Also being discussed is the ongoing critical issue of the league’s “Make Whole” provision, designed to honor the existing player contracts. The first version that the NHL designed was unacceptable to the players, but the league says they have adjusted it to take into account those objections. The “Make Whole” was reportedly raised on Wednesday and supposedly will be part of Thursday’s talks, as will revenue sharing.
Interestingly, as Jeff Klein of The New York Times reported, the NBA had to deal with this issue in settling its lockout and those owners “honored existing player contracts. The language in the new collective bargaining agreement guaranteed that salaries signed previously ‘shall continue to be calculated in accordance with the salary cap rules that were in existence at the time the contract was entered into.’” The NHL often points to the NBA as the model for its new CBA, but perhaps it only likes the part of it that deals with that league’s 50-50 revenue split, because the NBA’s salary cap is far more flexible than the NHL’s and pro basketball engages in a good deal more revenue sharing than the NHL.
The big brew-ha: In the absence of hard news coming out of the negotiations, one of the bigger stories this week had to do with NHL beer sponsor Molson Coors saying that it was feeling the pinch of the lockout due to a drop in sales.
“Whether it’s people not actually physically going to the venues and consuming there, consuming in venues around the outlet before that, or indeed having NHL sort of parties at home, all of those occasions have disappeared off the map and you just can’t replicate them,” CEO Peter Swinburn told Canadian Press. adding that the drop is more evident north of the border than in the U.S. “It’s a national sport, the whole of Canada is glued to it one way or another so there’s no real regional difference at the moment that we can detect.”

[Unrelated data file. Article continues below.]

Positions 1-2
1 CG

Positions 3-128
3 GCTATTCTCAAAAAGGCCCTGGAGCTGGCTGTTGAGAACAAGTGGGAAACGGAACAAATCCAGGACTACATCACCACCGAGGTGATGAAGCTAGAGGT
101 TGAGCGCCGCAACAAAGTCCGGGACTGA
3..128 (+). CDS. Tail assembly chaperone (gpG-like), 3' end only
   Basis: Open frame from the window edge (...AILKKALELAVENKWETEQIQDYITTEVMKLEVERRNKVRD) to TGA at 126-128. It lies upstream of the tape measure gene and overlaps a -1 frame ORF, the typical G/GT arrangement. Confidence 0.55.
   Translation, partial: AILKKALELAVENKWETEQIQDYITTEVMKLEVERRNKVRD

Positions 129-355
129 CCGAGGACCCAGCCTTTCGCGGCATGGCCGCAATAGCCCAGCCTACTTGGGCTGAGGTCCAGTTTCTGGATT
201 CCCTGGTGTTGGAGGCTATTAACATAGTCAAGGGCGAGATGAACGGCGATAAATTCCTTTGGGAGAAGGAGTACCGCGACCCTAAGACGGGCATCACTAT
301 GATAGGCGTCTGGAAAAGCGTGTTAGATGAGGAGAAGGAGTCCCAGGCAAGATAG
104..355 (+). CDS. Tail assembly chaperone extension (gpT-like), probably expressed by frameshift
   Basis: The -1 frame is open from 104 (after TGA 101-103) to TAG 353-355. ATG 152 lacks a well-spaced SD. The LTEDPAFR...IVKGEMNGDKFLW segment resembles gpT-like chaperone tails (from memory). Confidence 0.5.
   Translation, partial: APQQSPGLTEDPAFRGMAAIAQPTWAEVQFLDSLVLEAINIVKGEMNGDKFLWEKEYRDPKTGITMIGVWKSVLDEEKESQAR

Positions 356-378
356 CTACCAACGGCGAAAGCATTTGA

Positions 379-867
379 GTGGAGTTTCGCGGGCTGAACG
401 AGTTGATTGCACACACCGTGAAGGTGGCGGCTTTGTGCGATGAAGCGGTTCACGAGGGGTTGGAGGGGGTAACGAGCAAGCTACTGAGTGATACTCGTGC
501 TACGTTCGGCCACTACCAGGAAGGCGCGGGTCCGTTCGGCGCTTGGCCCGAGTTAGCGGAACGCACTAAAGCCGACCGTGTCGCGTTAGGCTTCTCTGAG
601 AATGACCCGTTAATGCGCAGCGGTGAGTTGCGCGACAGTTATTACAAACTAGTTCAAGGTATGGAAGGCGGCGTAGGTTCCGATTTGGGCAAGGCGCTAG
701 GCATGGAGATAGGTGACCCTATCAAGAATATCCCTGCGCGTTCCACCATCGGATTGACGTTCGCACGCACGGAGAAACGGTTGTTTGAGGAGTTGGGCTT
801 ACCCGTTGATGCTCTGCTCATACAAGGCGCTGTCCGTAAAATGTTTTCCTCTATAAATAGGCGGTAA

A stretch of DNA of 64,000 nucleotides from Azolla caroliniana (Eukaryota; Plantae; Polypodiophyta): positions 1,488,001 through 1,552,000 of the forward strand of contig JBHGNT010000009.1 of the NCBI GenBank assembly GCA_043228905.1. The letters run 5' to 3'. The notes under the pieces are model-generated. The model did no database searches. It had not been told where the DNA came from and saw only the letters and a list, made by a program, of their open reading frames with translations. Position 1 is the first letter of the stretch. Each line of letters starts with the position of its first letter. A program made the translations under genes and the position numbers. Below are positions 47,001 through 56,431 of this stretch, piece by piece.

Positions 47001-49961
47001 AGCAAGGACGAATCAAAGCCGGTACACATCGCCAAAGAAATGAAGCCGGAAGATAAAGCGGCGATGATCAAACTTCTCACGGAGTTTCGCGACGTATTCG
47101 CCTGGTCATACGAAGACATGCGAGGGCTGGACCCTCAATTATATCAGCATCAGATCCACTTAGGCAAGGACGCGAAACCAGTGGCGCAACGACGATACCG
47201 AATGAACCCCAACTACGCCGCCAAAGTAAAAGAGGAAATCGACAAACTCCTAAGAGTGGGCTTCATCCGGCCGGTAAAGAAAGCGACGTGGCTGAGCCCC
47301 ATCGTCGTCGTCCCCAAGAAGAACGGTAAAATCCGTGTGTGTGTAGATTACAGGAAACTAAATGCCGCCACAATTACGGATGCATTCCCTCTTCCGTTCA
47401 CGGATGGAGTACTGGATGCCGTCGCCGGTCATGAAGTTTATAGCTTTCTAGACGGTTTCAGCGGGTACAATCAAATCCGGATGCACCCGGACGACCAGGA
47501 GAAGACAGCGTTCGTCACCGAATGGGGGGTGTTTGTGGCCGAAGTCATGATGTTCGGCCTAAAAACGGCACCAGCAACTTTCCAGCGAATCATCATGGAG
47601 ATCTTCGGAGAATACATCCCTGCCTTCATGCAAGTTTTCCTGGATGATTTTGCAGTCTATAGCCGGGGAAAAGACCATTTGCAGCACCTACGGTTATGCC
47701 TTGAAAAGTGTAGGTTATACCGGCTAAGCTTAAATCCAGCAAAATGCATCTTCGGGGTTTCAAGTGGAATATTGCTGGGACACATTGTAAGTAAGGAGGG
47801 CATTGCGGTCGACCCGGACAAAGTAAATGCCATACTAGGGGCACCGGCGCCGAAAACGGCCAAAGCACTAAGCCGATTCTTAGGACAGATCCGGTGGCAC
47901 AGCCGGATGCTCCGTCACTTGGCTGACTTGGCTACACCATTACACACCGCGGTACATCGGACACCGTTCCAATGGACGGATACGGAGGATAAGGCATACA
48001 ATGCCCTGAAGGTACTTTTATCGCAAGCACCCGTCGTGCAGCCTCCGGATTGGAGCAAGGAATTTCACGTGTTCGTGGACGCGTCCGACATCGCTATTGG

Swinburn said the drop in sales should be reflected in Molson Coors’ fourth quarter performance and that the company will seek financial compensation from the league after the lockout ends, citing the negative impact due to the lack of games. “There will be some redress for us as a result of this,” he said. “I can’t quantify that and I don’t know because I don’t know the scale of how long the lockout is going to last.”
This is the first time that an NHL sponsor has publicly spoken in clear terms about the lockout’s impact on its business and the league can’t be terribly happy about it. Unsaid in all this is the fact that the Montreal Canadiens’ ownership group is headed by the Molson family. In the various attempts, like this one, to figure out which owners have supported the lockout and which have been less enthusiastic, Geoff Molson’s name has rarely been discussed.
Of course, the Canadiens are a big revenue club and may not be enamored with the NHLPA plan for the owners to share their wealth. But given this bit of news coming from his family’s principal business, you have to wonder how they’re really feeling at 1909 avenue des Canadiens-de-Montréal about the course negotiations have taken thus far.
COMMENTING GUIDELINES: We encourage engaging, diverse and meaningful commentary and hope you will join the discussion. We also encourage, but do not require, that you use your real name. Please keep comments on-topic and relevant to the original post. To foster healthy discussion, we will review all comments BEFORE they are posted. We expect a basic level of civility toward each other and the subjects of this blog. Disagreements are fine, but mutual respect is a must. Comments will not be approved if they contain profanity (including the use of abbreviations and punctuation marks instead of letters); any abusive language or personal attacks including insults, name-calling, threats, harassment, libel and slander; hateful, racist, sexist, religious or ethnically offensive language; or efforts to promote commercial products or solicitations of any kind, including links that drive traffic to your own website. Flagrant or repeat offenders run the risk of being banned from commenting.